The months-long trash-talking contest between Floyd Mayweather, Jr., and Conor McGregor finally was finally settled with an actual boxing match. Retired champion Mayweather – who had held fifteen boxing titles in five weight classes – and Ultimate Fighting Championship Lightweight Champ McGregor met in a 12-round bout on August 26th. As expected, Mayweather out-boxed, out-punched and ultimately outlasted McGregor. The mixed martial arts fighter put up a scrap for five rounds, and lasted through nine full rounds, until the ref finally declared a TKO in the tenth. Boxing analysts said McGregor was “completely exhausted” by the seventh round.
The fight had been widely hyped as the “greatest boxing event ever,” but insiders said it was hardly that. Evidently it was all about the money. Mayweather’s purse is estimated to total at least $100 million – and possibly several times that – while McGregor’s take will be $30 million or more. (Not too shabby for 45 minutes’ work, however strenuous.)
My own connection with boxing is tenuous and infrequent, but of long duration. Although not a pugilist, by nature, I confess a lifetime interest in this brutal, yet strangely elegant sport. As a young man I lacked the mental and spiritual attitudes needed for boxing; maybe the physical gifts, too. And even if I had been physically able, I knew that my brain would be my principal tool for getting on in the world. So it seemed imprudent to have it rattled by repeated head-punches.
Nevertheless, I retained an interest in boxing – mostly from afar. My grandpop, born in 1882, grew up in the era of John L. Sullivan, Gentleman Jim Corbett and other great champions. He followed the sport and even did some schoolboy boxing around the turn of the century. When Grandpop lived with us as an old man in the 1950s, he liked to watch the Friday Night Fights on TV. Hearing him critique the boxers and talk about the old-time champs piqued my own interest.
Odd boxing connections occasionally popped up over the years. One day – during my career in information technology, military analysis and government contracting – I met a strapping young Irishman from another firm.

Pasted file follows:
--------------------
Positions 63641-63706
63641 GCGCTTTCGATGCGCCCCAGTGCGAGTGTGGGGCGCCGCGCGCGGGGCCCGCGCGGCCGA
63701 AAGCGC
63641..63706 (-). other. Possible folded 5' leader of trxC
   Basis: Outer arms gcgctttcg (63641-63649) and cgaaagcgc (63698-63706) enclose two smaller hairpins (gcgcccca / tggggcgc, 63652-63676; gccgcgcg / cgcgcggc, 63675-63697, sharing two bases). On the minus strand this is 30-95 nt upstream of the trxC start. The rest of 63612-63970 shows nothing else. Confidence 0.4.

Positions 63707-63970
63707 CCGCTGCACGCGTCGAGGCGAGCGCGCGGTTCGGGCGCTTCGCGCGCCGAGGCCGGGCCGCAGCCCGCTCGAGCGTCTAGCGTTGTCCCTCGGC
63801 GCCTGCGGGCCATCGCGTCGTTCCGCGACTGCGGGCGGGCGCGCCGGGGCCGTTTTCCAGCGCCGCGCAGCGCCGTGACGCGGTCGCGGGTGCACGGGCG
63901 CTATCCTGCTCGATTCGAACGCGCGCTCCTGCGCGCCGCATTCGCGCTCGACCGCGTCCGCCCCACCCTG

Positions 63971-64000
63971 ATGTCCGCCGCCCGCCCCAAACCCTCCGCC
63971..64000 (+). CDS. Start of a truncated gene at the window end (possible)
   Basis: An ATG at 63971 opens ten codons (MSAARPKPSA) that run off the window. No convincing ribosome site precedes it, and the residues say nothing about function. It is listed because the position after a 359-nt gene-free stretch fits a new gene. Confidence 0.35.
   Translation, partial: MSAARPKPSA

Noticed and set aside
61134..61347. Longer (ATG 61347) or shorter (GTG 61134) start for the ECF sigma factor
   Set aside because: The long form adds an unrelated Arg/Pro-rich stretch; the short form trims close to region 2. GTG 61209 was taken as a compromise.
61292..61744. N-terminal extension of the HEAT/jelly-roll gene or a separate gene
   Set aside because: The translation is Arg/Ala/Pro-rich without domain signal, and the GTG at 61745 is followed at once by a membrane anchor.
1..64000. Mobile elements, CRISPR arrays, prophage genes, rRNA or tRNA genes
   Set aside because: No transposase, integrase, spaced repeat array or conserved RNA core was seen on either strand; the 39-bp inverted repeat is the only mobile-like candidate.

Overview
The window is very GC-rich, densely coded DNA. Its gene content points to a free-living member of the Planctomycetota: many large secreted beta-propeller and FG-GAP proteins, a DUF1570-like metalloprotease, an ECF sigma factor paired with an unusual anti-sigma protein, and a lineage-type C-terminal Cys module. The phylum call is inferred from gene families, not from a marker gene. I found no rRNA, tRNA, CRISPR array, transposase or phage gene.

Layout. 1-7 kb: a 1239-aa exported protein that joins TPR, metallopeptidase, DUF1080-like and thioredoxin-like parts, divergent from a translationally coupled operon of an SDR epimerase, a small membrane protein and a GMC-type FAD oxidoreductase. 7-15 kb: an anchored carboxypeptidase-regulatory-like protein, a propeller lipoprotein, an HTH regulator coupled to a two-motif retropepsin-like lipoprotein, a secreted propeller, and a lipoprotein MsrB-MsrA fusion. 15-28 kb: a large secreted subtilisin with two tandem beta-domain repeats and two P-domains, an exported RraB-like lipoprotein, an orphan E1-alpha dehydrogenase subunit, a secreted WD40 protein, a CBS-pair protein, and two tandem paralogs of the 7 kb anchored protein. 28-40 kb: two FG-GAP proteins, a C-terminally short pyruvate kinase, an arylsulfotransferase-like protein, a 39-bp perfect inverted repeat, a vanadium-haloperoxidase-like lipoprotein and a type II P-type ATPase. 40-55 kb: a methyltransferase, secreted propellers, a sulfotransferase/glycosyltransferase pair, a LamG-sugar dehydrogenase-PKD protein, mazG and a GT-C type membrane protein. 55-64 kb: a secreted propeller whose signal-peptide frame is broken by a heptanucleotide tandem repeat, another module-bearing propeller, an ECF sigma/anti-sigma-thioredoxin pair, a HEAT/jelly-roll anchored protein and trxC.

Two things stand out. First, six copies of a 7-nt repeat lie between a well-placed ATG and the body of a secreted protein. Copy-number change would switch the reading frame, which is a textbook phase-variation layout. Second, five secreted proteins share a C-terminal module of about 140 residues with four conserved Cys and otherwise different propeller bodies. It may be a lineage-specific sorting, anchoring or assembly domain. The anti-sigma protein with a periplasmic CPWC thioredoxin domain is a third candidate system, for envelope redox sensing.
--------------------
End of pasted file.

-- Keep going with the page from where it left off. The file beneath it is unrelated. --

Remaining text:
“Hi,” he said, offering his hand, “I’m John L. Sullivan.” He handed me his card. I did a double-take. He certainly resembled photos of the old-time boxer. Emerging from my time-warp, I said that my grandpop had always talked about a great bare-knuckle boxer of the same name.
“Oh, yeah, he was my great-great uncle, or something,” said my new acquaintance. “Long before my time. I never met him.” I still have John L.’s card. Small world.
Another brief pugilistic connection occurred during my younger son’s teen years. A fine athlete at 14, he went through a Kid Galahad phase and decided to try boxing. For months he spent afternoons at a boxing gym where he trained and learned the techniques. One day he sparred with an older boy – a Golden Gloves winner – who knocked him all over the ring. After that, he seemed to lose interest. “I saw that you could really get your block knocked off,” he told me long afterward.
A few years ago the Ron Howard film, Cinderella Man, chronicled the rags-to-riches comeback-story of 1930s heavyweight champion James J. Braddock. It is an inspiring account of strength, goodness, faithfulness, tenacity and sacrifice. Although some dramatic liberties were taken with the facts – e.g., champion Max Baer was actually not the thuggish villain the film makes him out to be – the story still fires the imagination, as good boxing stories often do.
Stallone’s Rocky film looks like a 1970s derivation of the Braddock story, except that Braddock – who was initially successful before getting hurt – knew he was capable, while the fictional Rocky was filled with self-doubt from a lifetime of failure. Braddock held the heavyweight title from 1935 to ’37. He died in 1974 at the age of 69.
Another great boxing story from my youth, in the late 1950s, is the remarkable saga of Floyd Patterson. The media-hoopla over Muhammed Ali’s flamboyant career has largely crowded the Patterson story out of the public’s memory, but it is still worth recounting.